The Gwayi catchment consists of five sub-catchments, with total area of 87 960km2. Gwayi catchment largely comprises the Northern Matabeleland area of hydrological zone A, excluding sub-zones AZ3 and AZ4 that are now part of the Sanyati Catchment

There are twelve Rural District Councils (RDC’s) which fall either wholly or partially within the Gwayi catchment. The catchment water management structures are to work closely with district water development planning processes to ensure that they are coordinated in various sub-catchments.


The altitude of the Gwayi catchment varies from the lowest 600m to as high as 1500m. The high altitude zone forms the source of most rivers as the catchments. Nkayi, Bubi and Mguza areas range from 900—1500m above sea level, Hwange ranges from 940 to 1000m, Lupane area ranges from 950m—1120m and Binga ranges from 600m—1200 m above sea level.



The mean annual temperatures for the Gwayi catchment vary from 8.5 to 32 Degrees Celsius. The temperatures rise in September to reach a peak of about 38 Degrees Celsius during the summer months of October, November and December and then steadily decline to lowest temperatures of around 2.5 oC  during the winter months of June and July before they begin to rise again.


In Tsholotsho, temperature ranges between 8.6oC and 38oC with a mean of 19 oC.  The annual mean minimum temperature in Bubi is about 13 oC and the mean maximum temperature is around 26 oC. In Lupane area, mean daily temperatures rise in September to reach a peak of 25 oC during the summer months and steadily decline to a minimum of 15 oC during the winter months of June and July. Mguza has a mean minimum temperature of about 13 oC and the mean maximum temperature of 26 oC. The lowest temperatures occur in June/July and are usually below 10 oC while the maximum occurs during summer and are occasionally above 28 oC.


Temperatures of up to 45 oC are recorded in low-lying areas of Hwange. The average winter maximum temperature for Hwange town is 2.7 oC (June/July) and the average summer maximum temperatures ranges from 39.4 oC to 43.3 oC (October—December).  The annual mean minimum temperature for Nkayi area is 13 oC and the annual mean maximum temperature is around 26 oC. The minimum temperature is recorded in June/July and is usually below 10 oC.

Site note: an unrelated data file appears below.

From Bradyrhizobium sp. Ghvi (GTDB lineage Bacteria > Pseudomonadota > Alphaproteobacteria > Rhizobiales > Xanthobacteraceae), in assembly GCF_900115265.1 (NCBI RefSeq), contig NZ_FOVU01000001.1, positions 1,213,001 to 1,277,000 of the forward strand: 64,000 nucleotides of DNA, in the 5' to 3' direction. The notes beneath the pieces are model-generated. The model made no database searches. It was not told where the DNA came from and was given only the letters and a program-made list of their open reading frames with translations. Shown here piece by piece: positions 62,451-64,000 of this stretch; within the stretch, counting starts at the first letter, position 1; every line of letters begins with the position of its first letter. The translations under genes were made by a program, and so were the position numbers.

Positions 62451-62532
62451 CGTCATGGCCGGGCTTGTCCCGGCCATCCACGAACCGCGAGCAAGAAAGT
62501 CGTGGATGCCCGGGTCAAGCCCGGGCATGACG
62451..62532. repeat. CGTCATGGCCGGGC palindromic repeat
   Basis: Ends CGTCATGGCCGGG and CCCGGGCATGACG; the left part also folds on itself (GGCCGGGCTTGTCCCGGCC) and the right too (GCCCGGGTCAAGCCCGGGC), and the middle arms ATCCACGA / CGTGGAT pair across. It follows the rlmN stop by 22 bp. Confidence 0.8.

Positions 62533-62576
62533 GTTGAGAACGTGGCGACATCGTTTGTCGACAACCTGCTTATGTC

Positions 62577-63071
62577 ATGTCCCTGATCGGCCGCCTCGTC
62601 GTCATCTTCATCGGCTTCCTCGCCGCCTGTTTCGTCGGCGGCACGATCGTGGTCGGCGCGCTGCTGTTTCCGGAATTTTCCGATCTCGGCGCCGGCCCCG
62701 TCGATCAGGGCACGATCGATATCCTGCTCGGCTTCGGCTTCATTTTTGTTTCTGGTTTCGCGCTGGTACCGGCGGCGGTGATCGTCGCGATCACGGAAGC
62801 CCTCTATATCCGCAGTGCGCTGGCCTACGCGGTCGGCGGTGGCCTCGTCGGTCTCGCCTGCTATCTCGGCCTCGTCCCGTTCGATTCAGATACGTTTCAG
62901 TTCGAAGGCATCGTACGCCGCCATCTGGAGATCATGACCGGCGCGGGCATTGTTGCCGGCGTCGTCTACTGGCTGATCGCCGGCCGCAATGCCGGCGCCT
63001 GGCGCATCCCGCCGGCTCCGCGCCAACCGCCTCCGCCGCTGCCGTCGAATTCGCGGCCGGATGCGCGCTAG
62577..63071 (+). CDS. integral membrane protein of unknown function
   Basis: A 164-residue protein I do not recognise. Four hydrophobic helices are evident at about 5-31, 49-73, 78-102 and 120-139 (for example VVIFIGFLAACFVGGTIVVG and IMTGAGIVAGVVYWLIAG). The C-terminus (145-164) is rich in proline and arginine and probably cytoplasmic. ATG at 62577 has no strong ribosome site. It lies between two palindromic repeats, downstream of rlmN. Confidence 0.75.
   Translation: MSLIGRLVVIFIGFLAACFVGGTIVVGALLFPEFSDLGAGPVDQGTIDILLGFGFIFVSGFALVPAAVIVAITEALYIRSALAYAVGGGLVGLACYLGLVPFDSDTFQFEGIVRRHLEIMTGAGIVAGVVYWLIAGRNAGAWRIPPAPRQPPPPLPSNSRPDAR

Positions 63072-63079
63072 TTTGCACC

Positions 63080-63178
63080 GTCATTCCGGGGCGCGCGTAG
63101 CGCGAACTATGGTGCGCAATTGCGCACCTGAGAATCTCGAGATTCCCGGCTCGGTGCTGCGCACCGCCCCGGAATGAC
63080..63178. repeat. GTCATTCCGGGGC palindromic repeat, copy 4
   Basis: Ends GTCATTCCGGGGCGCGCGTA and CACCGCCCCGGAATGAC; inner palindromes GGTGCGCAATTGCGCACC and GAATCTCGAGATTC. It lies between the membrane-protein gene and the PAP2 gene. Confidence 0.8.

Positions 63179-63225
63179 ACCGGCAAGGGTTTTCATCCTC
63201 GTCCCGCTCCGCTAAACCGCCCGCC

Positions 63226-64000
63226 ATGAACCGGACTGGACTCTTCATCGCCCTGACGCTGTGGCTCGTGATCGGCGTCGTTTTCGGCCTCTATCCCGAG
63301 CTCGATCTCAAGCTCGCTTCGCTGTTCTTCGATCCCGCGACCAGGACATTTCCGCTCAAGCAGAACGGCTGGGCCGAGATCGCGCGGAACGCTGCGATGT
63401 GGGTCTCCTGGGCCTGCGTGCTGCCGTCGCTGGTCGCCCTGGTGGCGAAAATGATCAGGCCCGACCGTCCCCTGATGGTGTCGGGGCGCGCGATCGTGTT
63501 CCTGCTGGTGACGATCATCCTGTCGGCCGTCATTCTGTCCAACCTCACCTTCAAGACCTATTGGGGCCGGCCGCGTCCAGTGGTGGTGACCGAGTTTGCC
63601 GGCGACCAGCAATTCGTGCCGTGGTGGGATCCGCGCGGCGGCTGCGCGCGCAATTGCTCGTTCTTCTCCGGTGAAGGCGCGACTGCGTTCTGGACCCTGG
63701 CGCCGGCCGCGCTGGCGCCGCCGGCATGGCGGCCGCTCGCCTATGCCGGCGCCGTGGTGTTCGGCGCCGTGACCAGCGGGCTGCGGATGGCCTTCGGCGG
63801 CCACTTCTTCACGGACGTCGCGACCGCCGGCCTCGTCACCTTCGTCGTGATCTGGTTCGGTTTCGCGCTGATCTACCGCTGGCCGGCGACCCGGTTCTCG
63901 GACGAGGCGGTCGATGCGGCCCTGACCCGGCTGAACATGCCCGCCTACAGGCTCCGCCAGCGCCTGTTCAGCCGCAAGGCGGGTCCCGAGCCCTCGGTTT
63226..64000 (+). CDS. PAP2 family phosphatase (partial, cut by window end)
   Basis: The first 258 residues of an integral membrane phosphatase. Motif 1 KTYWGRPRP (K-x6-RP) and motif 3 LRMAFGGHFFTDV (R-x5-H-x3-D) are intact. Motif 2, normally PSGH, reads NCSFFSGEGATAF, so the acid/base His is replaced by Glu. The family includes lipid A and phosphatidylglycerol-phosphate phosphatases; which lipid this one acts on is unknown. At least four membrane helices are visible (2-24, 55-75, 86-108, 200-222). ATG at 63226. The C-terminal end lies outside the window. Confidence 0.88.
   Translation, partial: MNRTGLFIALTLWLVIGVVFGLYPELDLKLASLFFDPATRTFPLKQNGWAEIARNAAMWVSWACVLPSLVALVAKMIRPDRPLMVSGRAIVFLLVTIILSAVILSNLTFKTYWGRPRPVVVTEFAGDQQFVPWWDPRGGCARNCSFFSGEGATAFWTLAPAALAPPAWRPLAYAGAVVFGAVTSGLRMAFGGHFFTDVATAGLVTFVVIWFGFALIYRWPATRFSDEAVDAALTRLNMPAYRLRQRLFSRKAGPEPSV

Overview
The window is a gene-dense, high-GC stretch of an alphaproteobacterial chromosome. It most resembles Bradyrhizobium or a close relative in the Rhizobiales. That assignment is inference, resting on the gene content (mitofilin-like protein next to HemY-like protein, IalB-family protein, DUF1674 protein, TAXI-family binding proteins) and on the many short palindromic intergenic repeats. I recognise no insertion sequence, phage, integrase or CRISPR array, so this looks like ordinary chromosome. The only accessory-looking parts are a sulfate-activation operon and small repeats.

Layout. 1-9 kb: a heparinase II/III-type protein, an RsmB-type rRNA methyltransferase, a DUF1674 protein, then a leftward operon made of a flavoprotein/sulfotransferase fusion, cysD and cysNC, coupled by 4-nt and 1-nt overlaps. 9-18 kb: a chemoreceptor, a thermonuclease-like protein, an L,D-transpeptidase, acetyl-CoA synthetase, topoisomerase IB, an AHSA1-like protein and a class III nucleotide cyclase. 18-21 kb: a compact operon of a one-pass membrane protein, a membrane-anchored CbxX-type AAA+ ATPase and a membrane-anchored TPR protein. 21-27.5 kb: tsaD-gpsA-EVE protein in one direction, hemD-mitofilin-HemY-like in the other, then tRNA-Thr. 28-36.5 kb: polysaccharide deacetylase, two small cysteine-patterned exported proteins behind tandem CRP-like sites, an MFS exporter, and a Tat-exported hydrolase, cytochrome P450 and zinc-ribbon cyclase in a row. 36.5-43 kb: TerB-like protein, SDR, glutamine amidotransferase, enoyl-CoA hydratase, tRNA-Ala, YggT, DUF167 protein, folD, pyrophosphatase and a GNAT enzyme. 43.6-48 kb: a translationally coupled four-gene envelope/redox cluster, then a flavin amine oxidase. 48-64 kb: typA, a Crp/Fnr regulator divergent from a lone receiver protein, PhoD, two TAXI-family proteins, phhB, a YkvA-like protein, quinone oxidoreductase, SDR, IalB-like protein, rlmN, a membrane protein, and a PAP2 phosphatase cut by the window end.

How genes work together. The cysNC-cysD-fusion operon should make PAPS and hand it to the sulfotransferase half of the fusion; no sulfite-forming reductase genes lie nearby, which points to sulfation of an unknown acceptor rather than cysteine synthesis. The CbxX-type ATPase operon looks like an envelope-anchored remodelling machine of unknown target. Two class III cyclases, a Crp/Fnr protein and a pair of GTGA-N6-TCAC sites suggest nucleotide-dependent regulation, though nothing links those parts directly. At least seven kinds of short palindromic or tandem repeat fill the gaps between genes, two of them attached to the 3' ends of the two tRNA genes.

All the runoff is derived from rainfall, and therefore temporal and spatial variations of rainfall greatly influence runoff patterns within Zimbabwe. Rainfall that is transferred into runoff is received during the November to march period while the rest of the year is dry. Within the Gwayi catchment the highest rainfall occurs during the December to February months that have mean monthly rainfall from 120mm 180mm/month. Consequently peak flows are experienced during this period within the Gwayi catchment.


The highest rainfall is experienced on the headwaters of Shangani River (620-640mm/year), and also in sub-zones AZ2 (Binga and Kariangwe area) and AR, (Siabuwa) area with 620-706mm/year. Sub-zone AK, which covers mostly parts of Hwange National park has the lowest rainfall, 550mm/year. Table below presents mean annual rainfall for selected stations within the Gwayi catchment.


The catchment is covered by Natural Region 1V and V with region 111 covering only very a small area, hence the catchment receives below average annual rainfall. The rainfall has however, become unreliable and unpredictable as evidenced by persistently recurrent droughts over the last 20 years. The rainfall period commences and ends in October/November and March/April respectively. The dry season with low or no rainfall covers the rest of the months. The highest rainfall figures are recorded in the months of December to February and the lowest in August and are usually less than 1mm on average.


The mean annual rainfall for the catchment is 650mm for Hwange area, 700mm for Tsholotsho, 674mm for Nkayi 560mm for Mguza area, 620mm for Lupane, 600mm for Bubi, and about 650mm around Binga area.



The main socio-economic activities in the catchment are game ranching, fisheries and boating. Prominent Safaris in the catchment where game viewing and hunting activities takes place is Hwange National parks and other private Safaris like Ngamo Safaris Touch the Wild, Matetsi Ranch etc.


Most fishing and boating activities take place along the Zambezi river. The likes of these activities and Vic Falls have attracted significant number of foreign visitors in the catchment.

8 thoughts on “Gwayi Catchment

  1. Ayanda mhlophe Reply

    Hie my name is ayanda mhlophe am at south africa am from bubi district ward 19 Kenilworth village 9 we have problem of water our JoJo tank that we have can’t supply 67 houses of which we decides to buy cement & build us reservoir so l just want to us how many cement needed to build reservoir actualy we need full coatation

  2. Sessely Reply

    Can you also include river length in your summary for all catchments. Esp the major rivers.

  3. Akimu Asani Reply

    Good day
    I am in Bulawayo and wish to apply for authority to to drill a borehole in Bulawayo city.
    How much is the application fee and how can I access form GW1?

    Thank you for your assistance in advance

  4. clergyman thebe Reply

    looking for contacts of the person responsible for borehole drilling in Bulawayo

  5. Laura Danga Reply

    Good day
    We have a project on human-wildlife-conflict between Hwange and Vic Falls… where can i get baseline information in terms of GIS Maps on water resources, climatic data, vegetation cover, land-use and wildlife migration corridors?
    Looking forward to a speedy and favourable response!

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